Anyone who recalls Prince Charles quipping “Dig that funky rhythm” and proving himself, at least in the eyes of today’s youth, to be a fogey stuck in the past, will appreciate some of the problems inherent in adapting Puckoon for the screen. Sometimes humour just doesn’t move easily from generation to generation.
Spike Milligan’s gloriously fragmented novel set in an Irish village divided cleanly in two by the border between North and South has split readers for years. You either love or hate it – appreciating Milligan’s surrealistic humour and characterisation, or failing to understand it at all.
I venture audiences for this adaptation by Terence (The Brylcreem Boys) Ryan will react in much the same way, and film will rise or fall accordingly. Certainly the humour belongs to a different age – an age before ‘alternative’ comedy, before stand-up became dirty, and before the f-word became the oath of choice for comics everywhere.
Puckoon doesn’t need any of that. It relies instead on a blend of whimsy, nonsense and the occasional flash of Milligan-esque brilliance, all stirred thoroughly into an Irish stew that throws up no fewer than 52 separate characters.
Ryan has recruited an impressive ensemble cast that includes Hollywood star Elliot Gould, Irishmen John (Cal) Lynch, Daragh (Sharpe) O’Malley, David (Waking Ned) Kelly, Milo (Barbarella) O’Shea, Griff Rhys Jones, Freddie Jones, Nickolas Grace, and Richard Attenborough.
Milligan’s self-named hero, here renamed Dan Madigan, is played by comedian Sean Hughes, and herewith lies the weakest link. Hughes simply can’t act, has little or no screen presence, and can’t get a handle on Milligan’s lines – the famous joke without a punchline.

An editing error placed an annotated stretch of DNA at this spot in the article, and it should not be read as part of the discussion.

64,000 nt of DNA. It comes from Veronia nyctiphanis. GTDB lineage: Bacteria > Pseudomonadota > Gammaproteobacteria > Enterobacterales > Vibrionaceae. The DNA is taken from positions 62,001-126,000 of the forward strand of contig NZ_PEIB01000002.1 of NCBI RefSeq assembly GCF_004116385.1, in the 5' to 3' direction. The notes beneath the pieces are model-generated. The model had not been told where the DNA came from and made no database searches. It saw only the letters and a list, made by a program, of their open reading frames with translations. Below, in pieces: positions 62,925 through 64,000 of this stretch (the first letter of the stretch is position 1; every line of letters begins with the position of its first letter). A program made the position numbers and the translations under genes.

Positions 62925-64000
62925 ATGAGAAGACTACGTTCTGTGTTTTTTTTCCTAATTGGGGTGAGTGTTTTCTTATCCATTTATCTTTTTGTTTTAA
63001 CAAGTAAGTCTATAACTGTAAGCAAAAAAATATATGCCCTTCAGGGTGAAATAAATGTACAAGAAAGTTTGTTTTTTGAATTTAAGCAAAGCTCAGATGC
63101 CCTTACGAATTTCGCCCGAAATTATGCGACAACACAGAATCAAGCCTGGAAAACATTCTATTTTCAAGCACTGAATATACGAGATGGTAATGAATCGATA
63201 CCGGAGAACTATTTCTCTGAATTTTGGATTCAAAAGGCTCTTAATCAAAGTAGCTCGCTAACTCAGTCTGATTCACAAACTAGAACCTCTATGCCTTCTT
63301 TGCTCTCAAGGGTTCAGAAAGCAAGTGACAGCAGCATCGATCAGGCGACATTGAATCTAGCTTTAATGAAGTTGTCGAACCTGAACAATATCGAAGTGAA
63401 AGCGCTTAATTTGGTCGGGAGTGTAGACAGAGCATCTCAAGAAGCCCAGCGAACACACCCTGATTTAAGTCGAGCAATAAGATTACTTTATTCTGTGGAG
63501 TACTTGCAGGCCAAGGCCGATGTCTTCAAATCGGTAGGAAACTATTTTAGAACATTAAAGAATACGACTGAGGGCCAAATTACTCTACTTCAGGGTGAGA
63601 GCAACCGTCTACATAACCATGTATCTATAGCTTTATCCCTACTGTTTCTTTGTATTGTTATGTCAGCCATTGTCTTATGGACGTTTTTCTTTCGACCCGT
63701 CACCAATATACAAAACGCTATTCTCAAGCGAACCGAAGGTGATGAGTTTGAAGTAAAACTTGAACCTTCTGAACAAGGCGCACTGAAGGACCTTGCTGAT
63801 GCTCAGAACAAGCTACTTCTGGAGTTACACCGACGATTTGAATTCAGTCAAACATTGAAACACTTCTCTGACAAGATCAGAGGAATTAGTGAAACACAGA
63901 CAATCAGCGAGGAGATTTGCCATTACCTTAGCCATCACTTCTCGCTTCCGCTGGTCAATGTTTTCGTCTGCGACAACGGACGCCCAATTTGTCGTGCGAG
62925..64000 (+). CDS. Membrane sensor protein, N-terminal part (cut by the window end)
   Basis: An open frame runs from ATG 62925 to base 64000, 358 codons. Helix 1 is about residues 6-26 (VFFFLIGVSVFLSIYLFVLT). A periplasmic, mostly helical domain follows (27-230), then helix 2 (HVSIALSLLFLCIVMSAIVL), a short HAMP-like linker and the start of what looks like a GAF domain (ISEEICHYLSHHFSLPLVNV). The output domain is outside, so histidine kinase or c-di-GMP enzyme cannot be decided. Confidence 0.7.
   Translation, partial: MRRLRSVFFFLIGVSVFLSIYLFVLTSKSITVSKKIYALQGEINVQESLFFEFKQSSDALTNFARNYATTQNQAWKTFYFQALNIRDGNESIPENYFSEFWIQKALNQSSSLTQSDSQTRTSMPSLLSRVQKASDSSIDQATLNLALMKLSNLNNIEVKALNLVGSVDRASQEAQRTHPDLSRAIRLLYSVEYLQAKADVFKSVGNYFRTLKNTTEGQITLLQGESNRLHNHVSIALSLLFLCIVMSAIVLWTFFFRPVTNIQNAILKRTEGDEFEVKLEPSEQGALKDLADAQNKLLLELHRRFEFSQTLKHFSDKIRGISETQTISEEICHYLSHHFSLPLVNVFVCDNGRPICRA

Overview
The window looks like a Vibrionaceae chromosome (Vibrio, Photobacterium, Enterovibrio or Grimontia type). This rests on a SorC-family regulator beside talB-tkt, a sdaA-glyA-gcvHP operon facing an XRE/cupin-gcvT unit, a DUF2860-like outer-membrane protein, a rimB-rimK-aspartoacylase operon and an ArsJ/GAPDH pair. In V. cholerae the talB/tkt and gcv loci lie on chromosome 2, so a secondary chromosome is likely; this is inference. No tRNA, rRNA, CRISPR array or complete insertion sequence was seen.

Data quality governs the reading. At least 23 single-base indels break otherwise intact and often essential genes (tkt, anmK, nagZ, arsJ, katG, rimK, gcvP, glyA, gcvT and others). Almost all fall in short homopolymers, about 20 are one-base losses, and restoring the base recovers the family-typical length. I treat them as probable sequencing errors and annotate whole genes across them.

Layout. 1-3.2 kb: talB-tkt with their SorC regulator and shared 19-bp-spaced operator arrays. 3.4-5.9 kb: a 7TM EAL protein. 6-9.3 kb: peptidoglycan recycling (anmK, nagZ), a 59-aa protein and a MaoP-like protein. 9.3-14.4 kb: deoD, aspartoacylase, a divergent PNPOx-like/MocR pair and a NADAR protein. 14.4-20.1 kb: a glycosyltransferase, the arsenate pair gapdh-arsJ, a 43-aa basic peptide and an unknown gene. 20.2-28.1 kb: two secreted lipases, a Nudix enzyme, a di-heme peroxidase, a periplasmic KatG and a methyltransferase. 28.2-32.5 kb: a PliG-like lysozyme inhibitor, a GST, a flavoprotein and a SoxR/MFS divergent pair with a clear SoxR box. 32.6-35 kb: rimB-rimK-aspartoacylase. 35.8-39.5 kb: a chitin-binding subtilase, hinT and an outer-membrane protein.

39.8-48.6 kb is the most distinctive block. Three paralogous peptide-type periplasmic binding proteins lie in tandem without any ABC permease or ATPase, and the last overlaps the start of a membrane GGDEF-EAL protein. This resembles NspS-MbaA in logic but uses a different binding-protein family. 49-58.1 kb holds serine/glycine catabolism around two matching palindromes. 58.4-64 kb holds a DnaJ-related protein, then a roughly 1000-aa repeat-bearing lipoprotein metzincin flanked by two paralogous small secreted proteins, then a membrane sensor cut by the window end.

Responsibility for this could be laid at the feet of Ryan, as director, but while Hughes looks the part – he gurns as naturally as the late Les Dawson – he fails utterly to bring any weight to the role.
Still, Ryan brings a tremendous atmosphere to the film – one obviously shot on a meagre budget – and with the help of his ensemble creates perhaps the most effective Oirish comedy since, well, ever. The main issue here is what kids and twentysomethings brought up on the likes of The Office, The Fast Show and Father Ted might make of this. Certainly the humour is dated, but then so are the gags of The Marx Brothers, WC Fields and Laurel and Hardy. And they are still gut-splittingly funny.
Not that Puckoon the film can be considered in the same league, but it certainly represents a break from the tired machine-gun patter of Chris Rock et al, and for that it should be applauded.
Resolutely old-fashioned, Puckoon will find an appreciative audience in those who prefer their humour to have intelligence and edge while never resorting to profanity. If there is a failing, it may be in Ryan’s script, which sticks a little too closely to Milligan’s source novel and could be accused of being less cinematic than it should be.
Then again, Milligan never played by hard and fast rules, and he was rightly described as a genius. Perhaps Ryan’s genius is in not supposing he can better Milligan’s words, and going with them.
Puckoon played to an appreciative sell-out audience last week on the closing night of the Bradford Film Festival, finishing to a cacophonous round of applause. Seek it out for an alternative night’s laughter from the father of alternative comedy.
Star rating: ***